Just a month after launching an exam sweep of entities based in Massachusetts raising money from initial coin offerings, Commonwealth Secretary William Galvin on Wednesday charged a Brookline man and his company with the unregistered sale of a security marketed as “Caviar Tokens.”
According to the complaint, Kirill Bensonoff and his Cayman Islands company, Caviar, allegedly told Massachusetts investors that the proceeds from the Caviar Tokens would be used to fund house-flipping real estate projects, in addition to financing the acquisition of a portfolio of various cryptocurrencies.
“In sum and substance, Bensonoff and Caviar seek to use the proceeds of the ICO to finance the creation of a hedge fund and offer freely transferable shares to investors in the form of Caviar Tokens,” the complaint states.
The complaint filed Wednesday by the Massachusetts Securities Division states that Caviar raised approximately $3.1 million through a combination of cryptocurrencies and cash.
“Bensonoff and Caviar have offered and continue to offer Caviar tokens without registration or exemption from registration in the Commonwealth,” Galvin said in a statement.
Bensonoff formed Caviar in the Cayman Islands to avoid state securities regulation, Galvin says, but has conducted business out of his Brookline home.
“This serves as a warning to those who would try to use the recent Bitcoin craze to circumvent securities laws in Massachusetts,” Galvin added.
The Massachusetts Securities Division, he continued, “will be monitoring these cases closely, to ensure Massachusetts investors are not being taken advantage of by so-called ICO promoters trying to cash in on the latest get-rich-quick scam.”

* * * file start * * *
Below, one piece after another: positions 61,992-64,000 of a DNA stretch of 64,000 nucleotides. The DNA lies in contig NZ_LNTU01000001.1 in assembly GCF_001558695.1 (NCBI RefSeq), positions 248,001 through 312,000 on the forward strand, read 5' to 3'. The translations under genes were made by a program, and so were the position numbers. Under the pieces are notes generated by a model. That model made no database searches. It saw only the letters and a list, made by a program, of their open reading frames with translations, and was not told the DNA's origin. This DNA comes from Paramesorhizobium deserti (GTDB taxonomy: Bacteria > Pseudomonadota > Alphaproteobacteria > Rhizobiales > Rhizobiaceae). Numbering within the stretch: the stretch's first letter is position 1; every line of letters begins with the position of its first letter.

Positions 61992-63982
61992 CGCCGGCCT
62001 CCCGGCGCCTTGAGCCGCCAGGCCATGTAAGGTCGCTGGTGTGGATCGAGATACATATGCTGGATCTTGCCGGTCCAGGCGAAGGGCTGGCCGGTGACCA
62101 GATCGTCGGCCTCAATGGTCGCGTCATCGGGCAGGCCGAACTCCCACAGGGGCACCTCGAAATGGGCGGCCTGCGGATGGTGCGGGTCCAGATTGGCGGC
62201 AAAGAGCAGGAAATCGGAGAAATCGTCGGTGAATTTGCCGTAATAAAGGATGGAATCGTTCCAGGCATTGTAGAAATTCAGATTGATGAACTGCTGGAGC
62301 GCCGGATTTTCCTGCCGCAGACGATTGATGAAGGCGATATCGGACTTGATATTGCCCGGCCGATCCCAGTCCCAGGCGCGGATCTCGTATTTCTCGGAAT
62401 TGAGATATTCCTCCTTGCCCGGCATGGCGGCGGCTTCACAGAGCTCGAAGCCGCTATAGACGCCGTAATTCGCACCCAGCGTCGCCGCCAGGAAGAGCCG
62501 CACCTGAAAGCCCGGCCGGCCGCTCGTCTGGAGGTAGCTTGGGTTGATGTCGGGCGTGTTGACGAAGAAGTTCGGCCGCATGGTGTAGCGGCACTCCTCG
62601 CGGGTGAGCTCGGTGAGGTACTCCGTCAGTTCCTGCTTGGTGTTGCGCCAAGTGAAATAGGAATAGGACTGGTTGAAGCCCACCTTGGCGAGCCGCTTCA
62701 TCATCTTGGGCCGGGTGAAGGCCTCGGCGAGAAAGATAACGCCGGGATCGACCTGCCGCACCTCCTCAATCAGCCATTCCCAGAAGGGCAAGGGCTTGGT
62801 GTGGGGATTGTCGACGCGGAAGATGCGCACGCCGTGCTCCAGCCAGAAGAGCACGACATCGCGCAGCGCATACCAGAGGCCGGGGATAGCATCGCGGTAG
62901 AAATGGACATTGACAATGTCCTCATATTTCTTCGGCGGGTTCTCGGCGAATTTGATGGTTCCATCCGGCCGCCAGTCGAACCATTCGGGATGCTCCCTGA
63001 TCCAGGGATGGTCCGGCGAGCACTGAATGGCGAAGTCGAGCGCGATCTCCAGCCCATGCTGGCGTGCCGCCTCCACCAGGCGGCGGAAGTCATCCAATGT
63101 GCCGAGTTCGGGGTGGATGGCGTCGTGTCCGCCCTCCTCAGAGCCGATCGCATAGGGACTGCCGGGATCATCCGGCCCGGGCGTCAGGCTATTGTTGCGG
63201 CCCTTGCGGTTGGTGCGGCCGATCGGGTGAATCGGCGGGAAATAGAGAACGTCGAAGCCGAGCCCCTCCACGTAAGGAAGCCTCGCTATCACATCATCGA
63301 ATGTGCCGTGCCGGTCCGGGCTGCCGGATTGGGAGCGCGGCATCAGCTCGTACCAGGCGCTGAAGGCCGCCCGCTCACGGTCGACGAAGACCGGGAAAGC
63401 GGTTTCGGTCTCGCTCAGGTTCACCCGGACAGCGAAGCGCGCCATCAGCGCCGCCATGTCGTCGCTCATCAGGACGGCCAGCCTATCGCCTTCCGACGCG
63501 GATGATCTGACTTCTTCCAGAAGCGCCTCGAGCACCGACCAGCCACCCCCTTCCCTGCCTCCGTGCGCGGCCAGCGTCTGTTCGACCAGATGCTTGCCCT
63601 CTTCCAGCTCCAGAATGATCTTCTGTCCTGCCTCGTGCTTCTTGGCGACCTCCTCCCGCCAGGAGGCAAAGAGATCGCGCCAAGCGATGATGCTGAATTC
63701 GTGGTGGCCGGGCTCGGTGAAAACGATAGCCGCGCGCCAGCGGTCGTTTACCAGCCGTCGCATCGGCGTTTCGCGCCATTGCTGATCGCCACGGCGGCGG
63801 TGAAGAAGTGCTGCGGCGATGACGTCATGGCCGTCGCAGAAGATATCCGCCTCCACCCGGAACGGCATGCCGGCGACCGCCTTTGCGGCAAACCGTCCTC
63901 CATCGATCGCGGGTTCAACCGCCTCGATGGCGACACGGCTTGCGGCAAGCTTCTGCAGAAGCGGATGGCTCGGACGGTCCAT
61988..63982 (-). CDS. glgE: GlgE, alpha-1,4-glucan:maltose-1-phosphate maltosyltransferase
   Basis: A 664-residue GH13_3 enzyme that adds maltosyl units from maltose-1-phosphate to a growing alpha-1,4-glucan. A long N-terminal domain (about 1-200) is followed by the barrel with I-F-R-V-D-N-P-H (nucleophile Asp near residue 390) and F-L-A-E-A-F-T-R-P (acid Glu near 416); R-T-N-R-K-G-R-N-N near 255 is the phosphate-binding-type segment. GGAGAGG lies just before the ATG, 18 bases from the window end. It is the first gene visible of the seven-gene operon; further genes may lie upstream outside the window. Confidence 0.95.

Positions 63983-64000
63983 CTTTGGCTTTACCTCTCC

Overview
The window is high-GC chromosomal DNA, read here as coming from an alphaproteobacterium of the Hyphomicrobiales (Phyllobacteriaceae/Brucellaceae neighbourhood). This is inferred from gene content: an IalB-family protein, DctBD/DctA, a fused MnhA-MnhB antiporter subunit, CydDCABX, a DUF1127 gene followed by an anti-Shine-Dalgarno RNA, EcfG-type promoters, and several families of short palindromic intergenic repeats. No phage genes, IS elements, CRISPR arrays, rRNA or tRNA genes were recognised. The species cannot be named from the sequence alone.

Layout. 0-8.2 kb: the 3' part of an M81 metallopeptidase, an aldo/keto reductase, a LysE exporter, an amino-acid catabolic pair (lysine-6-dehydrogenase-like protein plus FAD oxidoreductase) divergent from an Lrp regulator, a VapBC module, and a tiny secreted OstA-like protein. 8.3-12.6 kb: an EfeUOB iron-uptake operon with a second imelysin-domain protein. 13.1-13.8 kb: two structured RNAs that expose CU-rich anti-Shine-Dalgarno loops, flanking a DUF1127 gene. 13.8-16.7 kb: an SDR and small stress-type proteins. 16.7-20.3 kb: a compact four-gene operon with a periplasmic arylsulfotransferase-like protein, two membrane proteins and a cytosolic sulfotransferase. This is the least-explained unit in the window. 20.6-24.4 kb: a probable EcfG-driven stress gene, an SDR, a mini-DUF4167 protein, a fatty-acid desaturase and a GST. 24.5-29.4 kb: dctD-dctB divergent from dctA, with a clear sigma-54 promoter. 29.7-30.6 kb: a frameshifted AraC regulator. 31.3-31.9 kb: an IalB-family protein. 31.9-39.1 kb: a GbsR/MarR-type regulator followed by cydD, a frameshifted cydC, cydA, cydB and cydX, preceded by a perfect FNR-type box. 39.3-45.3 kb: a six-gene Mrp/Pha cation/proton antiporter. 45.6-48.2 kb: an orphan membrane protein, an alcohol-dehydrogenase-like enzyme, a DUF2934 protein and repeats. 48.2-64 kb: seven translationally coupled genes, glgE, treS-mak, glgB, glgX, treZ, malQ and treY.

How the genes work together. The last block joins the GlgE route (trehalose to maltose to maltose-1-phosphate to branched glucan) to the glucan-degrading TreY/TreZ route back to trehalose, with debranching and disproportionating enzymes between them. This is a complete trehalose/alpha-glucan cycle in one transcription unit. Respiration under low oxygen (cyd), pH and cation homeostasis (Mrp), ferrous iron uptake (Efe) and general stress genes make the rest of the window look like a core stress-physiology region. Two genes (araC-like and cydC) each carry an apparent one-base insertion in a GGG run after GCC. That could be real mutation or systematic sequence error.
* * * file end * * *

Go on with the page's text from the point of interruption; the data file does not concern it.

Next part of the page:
While the company was prohibited from selling to American investors, advertisements for the so-called Caviar Tokens were targeted to Americans on various social media platforms, the complaint states.
Also, until approximately Jan 4, 2018, the Caviar website “was generally accessible to any U.S. resident,” the complaint states. “Within 24 hours of appearing to provide testimony to the Enforcement Section, Bensonoff applied, or caused to be applied, a filter to exclude U.S.-based IP addresses from accessing the Caviar website.”
One of the internet ads referenced in the complaint stated that Caviar was “the hottest ICO of December” and promised offerees “Crypto and Real Estate in one TOKEN.”
The complaint also alleges that Caviar failed to take appropriate measures to prevent Americans from investing in its product.
In one such instance, a Massachusetts Securities Division investigator was able to participate in the token sale using the name of a popular cartoon character and a passport image obtained using a Google Image search.
The complaint seeks a cease and desist order, censure and an administrative fine.